The rate of birth of US startups has almost halved in three decades while in the US and elsewhere, the number of big firms that dominate global business sectors has fallen to a low level in recent times.
Business dynamism - - the process by which firms continually are born, fail, expand, and contract, as some jobs are created, others are destroyed, and others still are turned over - - is crucial to an economy and according to a recent paper [pdf] published by the Brookings Institution, a Washington DC-based think-tank, research has firmly established that this dynamic process is vital to productivity and sustained economic growth. Entrepreneurs play a critical role in this process, and in net job creation.
Business churning and new firm formations in the US have been on a persistent decline during the last few decades, and the pace of net job creation has been subdued. This decline has been documented across a broad range of sectors in the US economy, even in high-tech.
Ian Hathaway and Robert E. Litan, the authors say: "Here, the geographic aspects of business dynamism are analyzed. In particular, we look at how these trends have applied to the states and metropolitan areas throughout the United States. In short, we confirm that the previously documented declines in business dynamism in the U.S. overall are a pervasive force throughout the country geographically.
In fact, we show that dynamism has declined in all fifty states and in all but a handful of the more than three hundred and sixty US metropolitan areas during the last three decades. Moreover, the performance of business dynamism across the states and metros has become increasingly similar over time. In other words, the national decline in business dynamism has been a widely shared experience."
The authors say that while the reasons explaining this decline are still unknown, if it persists, it implies a continuation of slow growth for the indefinite future, unless for equally unknown reasons or by virtue of entrepreneurship enhancing policies (such as liberalized entry of high-skilled immigrants), these trends are reversed.
I have previously written that in many global business sectors, there are just a few dominant players: Industrial chemicals: BASF and Bayer of Germany compete against themselves and their main global rivals are Dow Chemical and DuPont of the US; Smartphones are dominated by Samsung and Apple; Flat screen TVs by Korean and Japanese companies; SAP of Germany, Europe’s only significant software firm competes against Oracle of the US; Volkswagen, Toyota and GM dominate the car market; Siemens of Germany’s main competitor in the supply of conventional power plants, sophisticated healthcare equipment, is General Electric of the US; Big pharmaceutical firms in Europe are concentrated in the UK, France, Germany, Switzerland, Denmark and Sweden.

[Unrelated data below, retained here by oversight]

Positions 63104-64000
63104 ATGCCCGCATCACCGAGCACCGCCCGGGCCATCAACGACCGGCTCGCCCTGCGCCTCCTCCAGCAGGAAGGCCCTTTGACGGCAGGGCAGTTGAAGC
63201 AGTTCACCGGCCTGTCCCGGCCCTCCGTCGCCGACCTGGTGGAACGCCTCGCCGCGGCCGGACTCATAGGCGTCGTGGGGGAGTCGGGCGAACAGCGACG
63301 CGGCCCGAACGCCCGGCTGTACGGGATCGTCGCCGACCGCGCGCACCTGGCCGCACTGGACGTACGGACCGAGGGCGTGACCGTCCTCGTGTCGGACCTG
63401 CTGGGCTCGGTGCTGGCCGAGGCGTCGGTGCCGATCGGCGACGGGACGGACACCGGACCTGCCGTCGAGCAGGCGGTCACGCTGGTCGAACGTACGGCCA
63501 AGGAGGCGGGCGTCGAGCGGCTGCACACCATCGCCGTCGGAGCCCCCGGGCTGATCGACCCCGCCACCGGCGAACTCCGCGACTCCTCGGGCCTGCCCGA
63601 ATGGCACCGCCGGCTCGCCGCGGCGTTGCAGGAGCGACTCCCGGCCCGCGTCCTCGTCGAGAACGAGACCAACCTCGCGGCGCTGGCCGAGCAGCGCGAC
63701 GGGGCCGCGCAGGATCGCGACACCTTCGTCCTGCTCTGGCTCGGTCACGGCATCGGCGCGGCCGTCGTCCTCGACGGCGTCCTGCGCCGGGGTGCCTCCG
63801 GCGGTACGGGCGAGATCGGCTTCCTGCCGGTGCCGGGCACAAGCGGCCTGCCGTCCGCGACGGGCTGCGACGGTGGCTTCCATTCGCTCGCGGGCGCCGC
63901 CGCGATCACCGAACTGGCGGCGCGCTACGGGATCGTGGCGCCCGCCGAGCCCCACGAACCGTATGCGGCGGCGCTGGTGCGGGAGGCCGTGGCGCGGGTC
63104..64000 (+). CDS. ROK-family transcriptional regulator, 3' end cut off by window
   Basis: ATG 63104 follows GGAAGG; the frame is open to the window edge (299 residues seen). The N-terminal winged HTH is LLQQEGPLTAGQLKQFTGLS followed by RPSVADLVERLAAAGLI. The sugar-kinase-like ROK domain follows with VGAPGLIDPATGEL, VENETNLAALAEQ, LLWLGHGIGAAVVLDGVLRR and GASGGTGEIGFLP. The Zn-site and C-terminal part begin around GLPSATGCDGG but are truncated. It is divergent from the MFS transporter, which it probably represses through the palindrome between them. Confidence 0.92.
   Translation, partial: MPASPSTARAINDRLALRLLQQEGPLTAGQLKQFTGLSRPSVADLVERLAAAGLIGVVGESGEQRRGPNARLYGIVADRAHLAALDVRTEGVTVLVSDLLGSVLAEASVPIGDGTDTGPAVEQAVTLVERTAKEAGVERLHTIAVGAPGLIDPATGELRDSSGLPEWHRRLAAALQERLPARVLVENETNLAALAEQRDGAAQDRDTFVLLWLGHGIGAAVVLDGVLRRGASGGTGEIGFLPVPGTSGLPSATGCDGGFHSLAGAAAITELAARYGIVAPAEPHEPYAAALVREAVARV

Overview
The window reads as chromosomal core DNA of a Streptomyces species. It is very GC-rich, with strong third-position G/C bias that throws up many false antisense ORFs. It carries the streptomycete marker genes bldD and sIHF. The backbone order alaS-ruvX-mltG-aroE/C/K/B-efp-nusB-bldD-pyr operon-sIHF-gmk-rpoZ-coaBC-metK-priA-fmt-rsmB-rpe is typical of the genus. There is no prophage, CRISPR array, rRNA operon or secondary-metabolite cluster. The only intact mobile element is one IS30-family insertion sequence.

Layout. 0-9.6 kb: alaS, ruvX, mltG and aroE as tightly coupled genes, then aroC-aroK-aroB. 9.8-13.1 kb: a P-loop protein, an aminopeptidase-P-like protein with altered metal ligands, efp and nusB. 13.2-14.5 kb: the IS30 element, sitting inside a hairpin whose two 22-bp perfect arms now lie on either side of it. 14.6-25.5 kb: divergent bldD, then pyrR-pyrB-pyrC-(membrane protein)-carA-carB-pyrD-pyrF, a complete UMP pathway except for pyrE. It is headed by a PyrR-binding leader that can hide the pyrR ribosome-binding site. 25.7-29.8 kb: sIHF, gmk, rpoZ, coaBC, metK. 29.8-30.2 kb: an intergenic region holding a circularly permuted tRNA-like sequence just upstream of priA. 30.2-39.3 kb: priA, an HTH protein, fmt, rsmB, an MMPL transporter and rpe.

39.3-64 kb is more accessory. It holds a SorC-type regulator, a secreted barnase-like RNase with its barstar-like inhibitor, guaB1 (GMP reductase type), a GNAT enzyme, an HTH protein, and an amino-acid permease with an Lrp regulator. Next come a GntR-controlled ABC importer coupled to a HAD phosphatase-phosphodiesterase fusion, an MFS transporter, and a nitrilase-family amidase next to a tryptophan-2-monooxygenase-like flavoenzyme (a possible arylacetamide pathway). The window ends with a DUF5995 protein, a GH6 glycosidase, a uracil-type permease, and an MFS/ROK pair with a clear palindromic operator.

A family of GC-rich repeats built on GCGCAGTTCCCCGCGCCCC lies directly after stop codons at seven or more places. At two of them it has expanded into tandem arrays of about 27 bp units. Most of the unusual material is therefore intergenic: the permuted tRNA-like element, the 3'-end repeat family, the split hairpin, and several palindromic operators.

PSA Peugeot Citroën of France has been dependent on the Western European
market for 75% of its sales; the bigger Volkswagen Group sells 40% of its output
there and a third of 9.3m units in Asia Pacific - - mainly China.
In Europe Ryanair, EasyJet and Norwegian, dominate the low fares airline market while in Southeast Asia, Air Asia and Lion Air do.
Eric Garland, a strategic trends analyst and author, says on the Harvard Business Review blog that one of the most powerful trends has to be the consolidation of multiple economic sectors toward a handful of firms with hegemonic power over their industry. Much of this is driven by the needs of the financial sector, which itself has consolidated massively. This paper by the Richmond Fed shows how from 1960 to 2005, the US financial services sector went from 13,000 of independent banks to half that number, while the top ten banks grew from 20% market share to 60%. As of 2013, the top ten banks had 70% of the market.
Garland warns on the impact on entrepreneurship:
A study [pdf] published by the Kauffman Foundation last February notes:
In recent weeks we reported that Apple had acquired 24 firms in the past eighteen months.
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